Are you buying or selling stocks on today's bigger than expected jobs loss?

The Kudlow Caucus
The Kudlow Caucus

We asked our panel:

Are you buying or selling stocks on today's bigger than expected jobs loss?

Buy: 5
Sell: 6
Hold: 1

Watch "The Kudlow Report" tonight at 7pm ET and find out what out caucus members have to say about the bigger than expected jobs loss numbers.

The Kudlow Caucus Breakdown

Jerry BowyerChief Economist, Benchmark Financial Network
A jobless recovery is still a recovery.

Keith BoykinFmr. Clinton White House Aide / The Daily Voice Editor
I would buy for the short term expecting a fall rally and then a drop by the end of the year.

Doug KassPresidnt, Seabreeze Partners Management
As a result of the jobs data, many of the assumptions built into the bullish economic model for 2010 must now be re-examined.

Jim LaCampPortfolio Manager, Portfolio Focus, RBC Wealth Management
Co-Host, Opening Bell Radio Show, Biz Radio Network
The real answer is neither, and both! but if I had to choose it would be sell. I don't trade on news per se, but rather see first how the markets react and adjust accordingly. Yesterdays action raised several red flags so we have tightened all of our stops, while actually watching for weakness in leading stocks as a buy opportunity.

Art LafferFmr. Reagan Economic Advisor
Chief Investment Officer, Laffer Investments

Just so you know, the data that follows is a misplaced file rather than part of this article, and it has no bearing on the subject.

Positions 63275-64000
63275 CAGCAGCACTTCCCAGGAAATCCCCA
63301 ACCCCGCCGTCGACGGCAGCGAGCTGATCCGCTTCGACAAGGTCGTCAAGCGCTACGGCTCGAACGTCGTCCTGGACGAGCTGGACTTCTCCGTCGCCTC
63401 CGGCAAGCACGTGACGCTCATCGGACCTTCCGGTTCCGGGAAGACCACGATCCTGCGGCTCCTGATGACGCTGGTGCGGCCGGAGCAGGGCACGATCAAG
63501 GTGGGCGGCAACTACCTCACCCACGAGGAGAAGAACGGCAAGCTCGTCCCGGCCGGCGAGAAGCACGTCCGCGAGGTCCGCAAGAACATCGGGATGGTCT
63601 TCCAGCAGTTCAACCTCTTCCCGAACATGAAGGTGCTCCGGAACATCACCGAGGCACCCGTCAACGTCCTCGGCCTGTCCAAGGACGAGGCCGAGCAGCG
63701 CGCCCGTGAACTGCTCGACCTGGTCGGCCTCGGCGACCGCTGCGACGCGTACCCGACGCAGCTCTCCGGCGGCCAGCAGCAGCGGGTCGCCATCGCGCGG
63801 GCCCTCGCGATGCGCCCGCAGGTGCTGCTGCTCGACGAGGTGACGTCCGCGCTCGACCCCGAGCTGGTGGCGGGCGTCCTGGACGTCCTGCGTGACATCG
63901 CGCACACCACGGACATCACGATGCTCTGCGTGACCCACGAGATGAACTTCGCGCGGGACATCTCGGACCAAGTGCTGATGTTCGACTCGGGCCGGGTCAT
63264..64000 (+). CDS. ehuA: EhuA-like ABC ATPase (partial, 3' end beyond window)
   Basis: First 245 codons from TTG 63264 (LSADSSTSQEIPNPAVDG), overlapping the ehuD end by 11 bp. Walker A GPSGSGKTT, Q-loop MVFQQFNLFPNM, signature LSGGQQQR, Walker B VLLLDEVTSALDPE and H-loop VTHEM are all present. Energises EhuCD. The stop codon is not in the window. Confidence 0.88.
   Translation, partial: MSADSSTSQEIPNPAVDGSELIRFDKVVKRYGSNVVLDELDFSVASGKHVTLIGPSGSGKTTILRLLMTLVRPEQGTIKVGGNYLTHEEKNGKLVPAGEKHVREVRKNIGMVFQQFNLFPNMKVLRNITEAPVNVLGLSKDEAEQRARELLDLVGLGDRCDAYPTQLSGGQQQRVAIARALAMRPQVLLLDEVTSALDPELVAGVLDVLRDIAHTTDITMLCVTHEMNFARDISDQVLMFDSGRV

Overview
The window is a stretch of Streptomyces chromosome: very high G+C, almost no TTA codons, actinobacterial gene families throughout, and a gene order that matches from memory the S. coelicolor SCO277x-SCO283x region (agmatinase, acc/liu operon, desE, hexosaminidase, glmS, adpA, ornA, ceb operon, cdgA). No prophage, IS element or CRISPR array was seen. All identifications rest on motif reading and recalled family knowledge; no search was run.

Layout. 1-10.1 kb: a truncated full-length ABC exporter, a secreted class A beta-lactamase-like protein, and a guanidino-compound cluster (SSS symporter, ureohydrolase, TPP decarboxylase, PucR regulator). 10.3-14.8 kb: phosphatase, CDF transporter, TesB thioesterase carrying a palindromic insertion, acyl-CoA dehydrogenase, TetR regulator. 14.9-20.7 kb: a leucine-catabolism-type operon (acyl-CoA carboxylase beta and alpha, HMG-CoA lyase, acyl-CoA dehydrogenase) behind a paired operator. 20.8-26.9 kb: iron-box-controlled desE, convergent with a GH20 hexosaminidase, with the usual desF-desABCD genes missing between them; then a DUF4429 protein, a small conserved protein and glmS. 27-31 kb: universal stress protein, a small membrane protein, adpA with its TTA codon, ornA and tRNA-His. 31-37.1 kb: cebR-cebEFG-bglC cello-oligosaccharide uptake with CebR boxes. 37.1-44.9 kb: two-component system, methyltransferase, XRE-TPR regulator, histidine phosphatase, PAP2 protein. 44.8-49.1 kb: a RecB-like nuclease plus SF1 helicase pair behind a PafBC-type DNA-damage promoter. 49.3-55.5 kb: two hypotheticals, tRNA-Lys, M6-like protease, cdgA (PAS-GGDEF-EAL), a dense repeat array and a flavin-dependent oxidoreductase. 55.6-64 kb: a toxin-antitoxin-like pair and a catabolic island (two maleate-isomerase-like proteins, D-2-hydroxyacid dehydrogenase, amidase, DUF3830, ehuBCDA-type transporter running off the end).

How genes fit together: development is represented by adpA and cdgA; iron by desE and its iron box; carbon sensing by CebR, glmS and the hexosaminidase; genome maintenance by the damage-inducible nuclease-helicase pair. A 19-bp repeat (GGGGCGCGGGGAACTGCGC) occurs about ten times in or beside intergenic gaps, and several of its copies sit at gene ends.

I’m not changing my portfolio as a result of these numbers. They are approximately what I thought they would be.

Joseph LaVorgnaFmr. Reagan Economic Advisor
Chief Investment Officer, Laffer Investments
I’m buying because stocks are cheap relative to their projected earnings stream. Nominal GDP has been negative the last quarters which has never happened. A turn to positive growth this quarter combined with operating leverage should be good for stock prices.

Donald L. LuskinChief Investment Officer, Trend Macrolytics LLC
We’re way overdue for a correction, and this jobs disappointment is just part of the general revision of overall recovery exuberance that will trigger it.

Steve MooreSr. Economics Writer, The Wall Street Journal Editorial Board
I would be selling if I had any left. The stimulus is now an indisputable failure.

James Pethokoukis
Money & Politics Columnist
Yes, unemployment will stay high and growth tepid. But money continues to flow into US financial assets. What's more, the political situation is evolving into a plus. Any big government policies not passed by year end ain't going to happen. 2010 is an election year and Republicans will be in an enhanced position after the midterms.

Robert Reich
Former Labor Secretary
Professor of Public Policy, UC Berkeley
Consumers are fading and aggregate demand is evaporating, except for the government’s stimulus and subsidies. And we can’t count on the latter for much longer.

Noam Scheiber
The New Republic
If I were active in the market and trading on today’s news, I’d probably buy. The lousy employment report hasn’t changed my view of the fundamentals—I already expected a tough, several-year-long slog, particularly in the labor market. But today’s numbers make it more likely that we get additional fiscal stimulus (for example, the extension of jobless benefits that’s currently bogged down in the Senate), which makes me marginally more bullish.

Lynn Tilton
CEO, Patriarch Partners
I am short term short but long term long on America.

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